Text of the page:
Meanwhile, there is no shortage of analysts calling for the beginning of a new global commodities Supercycle. These occur when something fundamental happens that resets global demand for raw materials. Commodities analysts have successfully called 16 of the 4 historical supercycles… (ahem…)
In the case of copper, which is up to near $10k from $4300 a year ago, it’s the (re)-electrification of the economy that matters as nations seek to rebuild state power-grid infrastructure to enable EV charging and to facilitate unreliable renewable power sources. Grids built in the 1930s simply we’re designed for the digital and home-charging age.
You can’t have electric on tap without copper pipes! While the average internal combustion engine car has some 27 kg of copper, EVs apparently require 87 kg. It’s no wonder banks like Goldman predict new record prices are coming as EV demand goes stratospheric, we have to rebuild the electric supply network, and that then triggers a host of other supply blips from platinum, lithium and even gold old Iron ore, at which point I shall simply remind you:Perversely, the climate-change emergency and the need to swiftly green the planet is perhaps the best ever argument to invest in mining. There is nothing we can make on this planet that doesn’t first demand we hew the materials out the ground.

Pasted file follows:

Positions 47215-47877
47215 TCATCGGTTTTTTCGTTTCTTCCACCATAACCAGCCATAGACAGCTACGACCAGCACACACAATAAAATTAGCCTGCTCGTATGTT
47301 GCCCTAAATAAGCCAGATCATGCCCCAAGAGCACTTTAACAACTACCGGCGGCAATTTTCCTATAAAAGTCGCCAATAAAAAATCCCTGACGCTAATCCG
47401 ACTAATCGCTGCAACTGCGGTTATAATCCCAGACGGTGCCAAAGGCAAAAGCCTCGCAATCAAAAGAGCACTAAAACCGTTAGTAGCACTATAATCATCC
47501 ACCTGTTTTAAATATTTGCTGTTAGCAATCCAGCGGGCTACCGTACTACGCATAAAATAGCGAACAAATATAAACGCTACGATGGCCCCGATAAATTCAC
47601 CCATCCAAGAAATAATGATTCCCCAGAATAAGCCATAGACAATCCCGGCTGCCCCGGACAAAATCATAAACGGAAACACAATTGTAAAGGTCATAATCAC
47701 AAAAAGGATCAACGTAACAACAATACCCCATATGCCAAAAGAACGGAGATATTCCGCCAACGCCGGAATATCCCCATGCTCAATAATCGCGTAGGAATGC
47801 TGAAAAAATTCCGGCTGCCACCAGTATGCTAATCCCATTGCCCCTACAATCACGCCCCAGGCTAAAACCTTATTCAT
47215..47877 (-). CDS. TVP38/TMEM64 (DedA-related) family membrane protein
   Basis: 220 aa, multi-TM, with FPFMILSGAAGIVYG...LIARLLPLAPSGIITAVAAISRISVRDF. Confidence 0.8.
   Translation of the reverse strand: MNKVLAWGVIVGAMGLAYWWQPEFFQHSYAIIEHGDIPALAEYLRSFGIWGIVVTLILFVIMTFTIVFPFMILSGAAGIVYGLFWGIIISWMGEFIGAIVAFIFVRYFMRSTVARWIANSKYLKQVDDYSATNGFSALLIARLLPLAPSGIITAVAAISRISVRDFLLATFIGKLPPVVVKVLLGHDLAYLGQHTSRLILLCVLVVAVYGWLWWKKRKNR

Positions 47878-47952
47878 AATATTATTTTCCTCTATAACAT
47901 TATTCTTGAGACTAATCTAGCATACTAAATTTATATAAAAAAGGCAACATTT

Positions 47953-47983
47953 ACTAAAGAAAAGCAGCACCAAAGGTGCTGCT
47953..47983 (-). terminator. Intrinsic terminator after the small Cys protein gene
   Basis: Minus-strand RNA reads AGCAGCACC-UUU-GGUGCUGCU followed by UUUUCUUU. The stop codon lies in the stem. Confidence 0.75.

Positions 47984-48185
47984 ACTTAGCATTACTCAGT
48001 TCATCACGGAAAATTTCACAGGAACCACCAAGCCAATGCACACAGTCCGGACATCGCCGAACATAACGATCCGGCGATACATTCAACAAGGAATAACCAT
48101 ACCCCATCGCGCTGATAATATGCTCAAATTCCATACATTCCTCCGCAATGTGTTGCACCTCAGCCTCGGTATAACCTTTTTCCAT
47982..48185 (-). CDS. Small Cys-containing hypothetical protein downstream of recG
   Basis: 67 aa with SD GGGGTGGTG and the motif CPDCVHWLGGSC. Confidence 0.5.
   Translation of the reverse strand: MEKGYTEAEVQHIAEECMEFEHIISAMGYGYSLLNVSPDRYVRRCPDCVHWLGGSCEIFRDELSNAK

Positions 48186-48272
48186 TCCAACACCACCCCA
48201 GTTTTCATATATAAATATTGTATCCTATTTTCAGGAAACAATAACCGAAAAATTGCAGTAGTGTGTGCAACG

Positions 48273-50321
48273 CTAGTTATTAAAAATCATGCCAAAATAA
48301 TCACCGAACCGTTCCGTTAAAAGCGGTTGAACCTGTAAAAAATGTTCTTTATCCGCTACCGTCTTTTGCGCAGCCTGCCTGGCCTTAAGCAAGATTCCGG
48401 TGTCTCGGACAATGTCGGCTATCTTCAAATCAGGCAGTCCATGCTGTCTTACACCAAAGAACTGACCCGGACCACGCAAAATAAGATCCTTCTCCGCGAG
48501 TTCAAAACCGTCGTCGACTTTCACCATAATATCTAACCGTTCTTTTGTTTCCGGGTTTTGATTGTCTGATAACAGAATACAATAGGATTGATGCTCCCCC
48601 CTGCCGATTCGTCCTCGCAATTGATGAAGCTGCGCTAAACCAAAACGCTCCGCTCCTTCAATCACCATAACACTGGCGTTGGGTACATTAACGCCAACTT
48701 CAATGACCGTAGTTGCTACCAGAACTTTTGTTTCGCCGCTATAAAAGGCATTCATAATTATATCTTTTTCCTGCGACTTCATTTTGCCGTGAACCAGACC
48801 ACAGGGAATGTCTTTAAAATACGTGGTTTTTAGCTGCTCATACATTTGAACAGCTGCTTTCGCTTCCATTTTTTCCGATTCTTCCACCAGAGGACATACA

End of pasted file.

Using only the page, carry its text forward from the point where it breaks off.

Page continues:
Every offshore wind-turbine requires some 450 tonnes of Steel, which requires an enormous amount of metallurgical coal to produce… and the UK government, in its infinite wisdom, just put the only UK source of met coal – the new West Cumbria mine – on hold so it wouldn’t be embarrassed at the COP26 climate conference in the Autumn. D’oh!
Global Supply Chains, Semiconductors and the New Commodities Supercycle – all things to be thinking about….
Five things to read this morning
FT – Yells says rates may have to rise to prevent “overheating”
BBerg – Inflation Risk Intensifies With Supply Shortages Multiplying
FT – Madrid leader scores stunning victory for right in regional poll
WSJ – Jamie Dimon on Booming Economy and Finally Getting Off Zoom
Torygraph – Global supply shock threatens the economic recovery
Out of time and back to the day job..